Anyone on a restricted diet, either by choice or necessity as I am since my angioplasty in 2012, has to learn meal planning skills. So much food you buy prepared, either at a supermarket or a restaurant, is simply not acceptable because of its high levels of fat, salt and sugar, so eating on the spur of the moment is out.

Meal planning has always been part of my routine. I normally scan supermarket ads on Wednesdays, decide what I will buy that’s on sale, and then create meals around what’s available to minimize my food costs. So I feel my planning skills are pretty good. But a recent post I received from MyFitnessPal gave me some new worthwhile tips as well.

If you’re not normally a planner, or even if you are, there are tips here that can help you do a better job of planning meals and buying what you need to minimize waste by using ingredients for more than one meal. The illustration here is a good start, clcik through to the article for more details.

Recipe planning tips from MyFitnessPal.com

Recipe planning tips from MyFitnessPal.com

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What is a food hack? And how can you benefit?

Have you heard the term food hack? It was a new one for me when I saw a recent piece headlined 28 Brilliant Food Hacks. So I did some research.

Apparently the term has been around for about a year and basically means doing creative things with your cooking. Fair enough, the article I mentioned above has some things I’d never do, but some that sound tasty and fun.

Here's an easy way to turn soft tortillas into hard taco shells.

Here’s an easy way to turn soft tortillas into hard taco shells.

A tasty idea, grill fish on a bed of lemon slices.

A tasty idea, grill fish on a bed of lemon slices.

I’ve written about low-salt tortillas I found at Whole Foods. One of the hacks shows how to turn these into hard taco shells using only some cups and a microwave. I plan to try this next time I make my low-fat, low-salt tacos. Continue reading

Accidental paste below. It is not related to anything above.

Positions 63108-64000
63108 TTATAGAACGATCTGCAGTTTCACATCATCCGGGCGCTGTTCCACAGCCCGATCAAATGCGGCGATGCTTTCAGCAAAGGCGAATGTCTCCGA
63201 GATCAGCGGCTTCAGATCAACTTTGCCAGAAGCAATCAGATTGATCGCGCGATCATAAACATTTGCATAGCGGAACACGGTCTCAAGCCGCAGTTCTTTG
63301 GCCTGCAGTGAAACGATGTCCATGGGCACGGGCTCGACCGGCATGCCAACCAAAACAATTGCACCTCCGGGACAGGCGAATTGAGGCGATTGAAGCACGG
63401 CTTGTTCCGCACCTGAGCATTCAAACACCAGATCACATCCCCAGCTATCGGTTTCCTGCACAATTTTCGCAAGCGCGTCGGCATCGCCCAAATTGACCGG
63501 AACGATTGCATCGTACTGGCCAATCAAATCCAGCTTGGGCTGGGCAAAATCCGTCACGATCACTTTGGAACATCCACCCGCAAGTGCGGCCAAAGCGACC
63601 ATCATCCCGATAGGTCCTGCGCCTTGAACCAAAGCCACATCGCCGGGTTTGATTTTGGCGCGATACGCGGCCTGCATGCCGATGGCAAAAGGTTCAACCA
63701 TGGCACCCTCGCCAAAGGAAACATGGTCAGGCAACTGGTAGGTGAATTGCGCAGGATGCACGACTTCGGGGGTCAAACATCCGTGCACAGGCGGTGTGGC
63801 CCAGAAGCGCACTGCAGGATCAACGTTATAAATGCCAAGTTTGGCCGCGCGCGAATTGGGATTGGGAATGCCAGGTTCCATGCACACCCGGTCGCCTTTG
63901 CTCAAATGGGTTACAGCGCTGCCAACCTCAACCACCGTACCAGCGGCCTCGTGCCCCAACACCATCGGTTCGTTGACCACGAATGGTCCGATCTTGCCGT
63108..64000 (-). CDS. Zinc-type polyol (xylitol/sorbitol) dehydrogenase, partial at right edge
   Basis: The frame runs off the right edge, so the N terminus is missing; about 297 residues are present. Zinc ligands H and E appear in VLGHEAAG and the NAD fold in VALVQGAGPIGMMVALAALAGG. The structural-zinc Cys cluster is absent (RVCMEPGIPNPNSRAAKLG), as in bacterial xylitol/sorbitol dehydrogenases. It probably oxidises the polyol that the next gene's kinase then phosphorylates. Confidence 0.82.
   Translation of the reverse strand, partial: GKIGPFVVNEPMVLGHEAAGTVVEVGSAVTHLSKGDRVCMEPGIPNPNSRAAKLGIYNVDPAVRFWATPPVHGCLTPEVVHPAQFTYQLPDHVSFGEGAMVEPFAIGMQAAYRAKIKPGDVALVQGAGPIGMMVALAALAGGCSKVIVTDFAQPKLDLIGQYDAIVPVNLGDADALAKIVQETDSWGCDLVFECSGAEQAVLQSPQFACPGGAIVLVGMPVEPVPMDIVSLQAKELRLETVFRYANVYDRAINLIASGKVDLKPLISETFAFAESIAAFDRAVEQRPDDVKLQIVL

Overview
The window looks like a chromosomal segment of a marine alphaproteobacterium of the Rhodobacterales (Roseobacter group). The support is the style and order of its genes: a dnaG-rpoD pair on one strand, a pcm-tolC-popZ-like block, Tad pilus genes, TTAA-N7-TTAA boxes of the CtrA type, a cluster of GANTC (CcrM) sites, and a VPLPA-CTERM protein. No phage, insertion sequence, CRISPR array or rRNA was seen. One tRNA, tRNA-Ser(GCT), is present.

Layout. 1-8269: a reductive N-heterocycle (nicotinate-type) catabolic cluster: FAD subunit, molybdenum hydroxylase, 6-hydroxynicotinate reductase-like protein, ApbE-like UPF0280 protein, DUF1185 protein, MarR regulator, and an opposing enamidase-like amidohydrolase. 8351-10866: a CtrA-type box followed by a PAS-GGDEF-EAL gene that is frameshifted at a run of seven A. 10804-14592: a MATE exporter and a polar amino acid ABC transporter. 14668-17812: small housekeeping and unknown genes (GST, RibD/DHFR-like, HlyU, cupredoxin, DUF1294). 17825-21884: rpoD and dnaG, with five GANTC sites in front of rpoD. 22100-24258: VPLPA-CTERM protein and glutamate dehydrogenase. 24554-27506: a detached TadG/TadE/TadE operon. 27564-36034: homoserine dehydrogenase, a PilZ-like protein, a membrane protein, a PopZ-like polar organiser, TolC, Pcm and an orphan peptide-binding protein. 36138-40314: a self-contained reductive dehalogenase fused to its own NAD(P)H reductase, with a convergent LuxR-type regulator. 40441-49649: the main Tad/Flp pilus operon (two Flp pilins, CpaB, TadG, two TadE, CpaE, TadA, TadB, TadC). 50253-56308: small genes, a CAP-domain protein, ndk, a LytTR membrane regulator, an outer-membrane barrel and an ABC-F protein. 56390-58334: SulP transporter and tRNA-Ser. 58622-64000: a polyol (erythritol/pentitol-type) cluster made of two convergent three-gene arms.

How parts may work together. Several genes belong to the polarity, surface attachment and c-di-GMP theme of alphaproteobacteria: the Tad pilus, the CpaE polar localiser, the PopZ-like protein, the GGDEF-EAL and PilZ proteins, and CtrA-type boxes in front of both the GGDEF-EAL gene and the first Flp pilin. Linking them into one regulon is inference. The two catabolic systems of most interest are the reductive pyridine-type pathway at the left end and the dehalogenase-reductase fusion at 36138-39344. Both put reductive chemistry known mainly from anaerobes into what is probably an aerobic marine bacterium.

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Lentil-crusted salmon: wild for me, maybe perfect for you?

I regularly receive e-mailed recipes from Blue Apron, a home delivery food site, and find an interesting mix of ideas. I wrote recently about matzoh-crusted chicken, which sounded like a good low-salt alternative to traditional breading for chicken.

Lentil-crusted salmon from Blue Apron.

Lentil-crusted salmon from Blue Apron.

Another Blue Apron recipe that caught my eye was one for lentil-crusted salmon. Honestly, I may not try to make this one because it’s an Indian dish and the spiciness of much Indian cuisine I’ve tried is too much for my stomach. But I’m posting it for those of you who enjoy Indian food and want to try making it at home. Continue reading

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Matzoh-coated chicken: a low-salt recipe from Blue Apron

Most recipes include salt, so I often modify them to remove it. But I was happily surprised to come across a recipe for chicken that uses salt-free matzoh as a coating instead of high-salt breadcrumbs. Salt is in the recipe, but I would simply leave it out. The recipe comes from Blue Apron, which is a food home-delivery service.

Matzoh Chicken from Blue Apron; hold the salt...and maybe the sugar.

Matzoh Chicken from Blue Apron; hold the salt…and maybe the sugar.

Click through to this Blue Apron recipe page to see not only how to make this, but great photos showing you a step-by-step guide. I’ve written about matzoh pizza I made, and served guests. It’s a great low-salt alternative to traditional pizza. Getting back to the new chicken recipe, however.

The basic ingredient list is:
2 Chicken Cutlets
½ Cup Matzoh Meal
1 Fennel Bulb
1 Golden Beet
1 Red Onion
1 Navel Orange
1 Bunch Parsley
2 Tablespoons Red Wine Vinegar
2 Tablespoons Sugar
¼ Cup Dijon Mustard

The orange, fennel, onions and beets go into a side salad for the chicken. There’s mention of a pickling liquid that does include salt, I’d try to leave it out and see how it tastes. I eat fennel regularly, it doesn’t need salt to bring out its natural flavor.

I plan to try this and report back on how it goes. Another note, there is sugar in this, if you’re watching your sugar, consider reducing or eliminating it.

John